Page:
As fate would have it, Wednesday didn’t go as planned. I was supposed to catch an 8:00 am bus to Playa Blanca, but something weird happened. When I booked the tour through my Airbnb host, she gave me clear instructions about the meeting place and that I should arrive early. I arrived at the meeting place at 7:40 am, but never saw a bus arrive to pick me up. My Airbnb host said they called her at 8:00, 8:05, and 8:07 looking for me. I never saw them and they never saw me, but I know I was at the right spot. So my Airbnb host rescheduled me for the 11:30 am bus tour instead. This time the meeting place was at a closer, more precise location and I showed up right on time.
I was the last person on the bus, and there was only one seat left. The bus pulled away before I could even take a seat. As we headed to the beach, the guide stood to greet us all in Spanish. I could translate parts of what he was saying, but I was waiting for him to begin explaining everything in English. A brown-skinned man seated next to me leaned forward to ask his friend in English if he understood what was being said. The friend, like me, could only interpret some parts. When the guide ended his introduction and asked if anyone had questions, I raised my hand and said in Spanish that I needed an English translation. There was none, silly American girl. The two men near me and I quickly realized we were the only ones non-fluent in Spanish on the bus. In that moment of uncertainty, the three of us became friends who vowed to stick together for the day. If we were going to get left at the beach, at least we’d get left together. One band, one sound!
During a short rest stop, the tour guide found an 11-year-old boy to translate the details about the day for us. After confirming all of the information, I was comfortable for the rest of the ride to the beach. We arrived at our drop-off location and had to walk fifteen minutes before we got to the beach. A few vendors were already there when we arrived, but none of them were bothersome. Playa Blanca has a reputation for aggressive vendors selling some of the most random items, but my Airbnb host eased my worries by saying it would be less hectic because it was a weekday.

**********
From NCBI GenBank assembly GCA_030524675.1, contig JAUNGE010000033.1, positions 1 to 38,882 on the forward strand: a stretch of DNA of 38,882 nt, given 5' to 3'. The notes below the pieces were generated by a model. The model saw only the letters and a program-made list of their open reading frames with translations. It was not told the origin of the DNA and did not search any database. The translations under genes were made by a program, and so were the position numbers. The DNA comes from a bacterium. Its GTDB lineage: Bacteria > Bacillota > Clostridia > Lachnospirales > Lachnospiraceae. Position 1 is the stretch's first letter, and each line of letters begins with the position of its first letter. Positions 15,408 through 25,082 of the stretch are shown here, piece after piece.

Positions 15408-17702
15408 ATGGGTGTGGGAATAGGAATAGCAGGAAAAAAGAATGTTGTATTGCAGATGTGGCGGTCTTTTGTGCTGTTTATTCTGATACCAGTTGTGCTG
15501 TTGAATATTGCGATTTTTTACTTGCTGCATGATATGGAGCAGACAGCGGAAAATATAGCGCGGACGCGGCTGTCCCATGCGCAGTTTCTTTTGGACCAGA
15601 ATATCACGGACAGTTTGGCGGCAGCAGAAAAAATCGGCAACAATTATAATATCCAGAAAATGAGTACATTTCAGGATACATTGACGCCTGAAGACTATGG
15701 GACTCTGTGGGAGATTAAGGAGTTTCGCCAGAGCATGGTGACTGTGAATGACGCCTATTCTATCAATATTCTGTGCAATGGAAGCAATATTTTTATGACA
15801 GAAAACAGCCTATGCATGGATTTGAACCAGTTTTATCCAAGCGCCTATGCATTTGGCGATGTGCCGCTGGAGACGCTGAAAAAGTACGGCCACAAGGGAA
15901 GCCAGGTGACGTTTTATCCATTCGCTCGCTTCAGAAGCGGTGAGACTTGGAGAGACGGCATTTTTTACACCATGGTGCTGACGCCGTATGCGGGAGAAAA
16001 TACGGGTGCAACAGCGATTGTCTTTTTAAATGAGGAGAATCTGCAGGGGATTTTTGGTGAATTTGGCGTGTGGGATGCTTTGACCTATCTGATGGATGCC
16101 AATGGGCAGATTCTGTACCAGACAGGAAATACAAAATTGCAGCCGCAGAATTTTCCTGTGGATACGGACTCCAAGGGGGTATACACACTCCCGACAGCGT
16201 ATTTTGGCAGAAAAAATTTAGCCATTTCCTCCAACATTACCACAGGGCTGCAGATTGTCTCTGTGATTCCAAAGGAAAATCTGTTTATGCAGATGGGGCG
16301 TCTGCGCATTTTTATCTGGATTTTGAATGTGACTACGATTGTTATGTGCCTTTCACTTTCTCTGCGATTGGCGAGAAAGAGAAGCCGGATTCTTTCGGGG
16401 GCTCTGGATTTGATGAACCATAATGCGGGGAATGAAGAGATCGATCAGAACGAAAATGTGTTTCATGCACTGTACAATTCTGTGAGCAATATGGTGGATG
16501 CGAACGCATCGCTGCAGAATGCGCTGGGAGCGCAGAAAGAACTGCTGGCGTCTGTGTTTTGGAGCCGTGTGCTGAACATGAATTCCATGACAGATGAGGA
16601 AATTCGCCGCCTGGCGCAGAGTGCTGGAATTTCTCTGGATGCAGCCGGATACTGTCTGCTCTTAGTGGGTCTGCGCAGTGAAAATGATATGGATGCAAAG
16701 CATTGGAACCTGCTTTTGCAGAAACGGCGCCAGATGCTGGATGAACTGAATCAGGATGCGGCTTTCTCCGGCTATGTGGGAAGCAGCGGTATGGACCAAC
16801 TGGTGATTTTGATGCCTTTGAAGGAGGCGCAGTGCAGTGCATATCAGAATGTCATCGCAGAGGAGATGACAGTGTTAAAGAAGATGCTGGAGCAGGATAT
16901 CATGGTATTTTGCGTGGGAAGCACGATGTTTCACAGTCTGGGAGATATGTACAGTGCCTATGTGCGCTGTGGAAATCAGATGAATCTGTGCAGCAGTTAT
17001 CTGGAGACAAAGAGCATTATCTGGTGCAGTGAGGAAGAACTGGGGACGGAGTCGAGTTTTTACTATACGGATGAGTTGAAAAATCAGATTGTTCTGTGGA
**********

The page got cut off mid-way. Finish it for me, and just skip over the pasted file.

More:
We were served lunch once we arrived to the beach, and I chose the fried fish. I finished my plate before the open bar opened for business, so I chilled with my two new friends until it opened underneath our shared umbrella and chairs.
The rum and coke flowed until they ran out of coke and orange juice. Then I just had rum on ice. Once that was gone, I tried two coco locos. Before I left for vacation, my doctor told me no drinking and no swimming for two weeks. I survived for one week.
Playa Blanca wasn’t the most beautiful beach with the clearest water, but the water was warm and the day was fun. My original plan was to do some journaling at the beach for most of the day, but my new friends had better ideas. We spent half the time taking photos for social media along with two female flight attendants we met at the beach. We chatted for a while, and the fact that we communicated well with our limited Spanish and their limited English was quite impressive. The group spent the rest of the time riding on jet skis and and a banana boat, while I drifted in the water peacefully. At the end of the day, all five of us agreed to meet up later that night for dancing at Bazurto Social Club.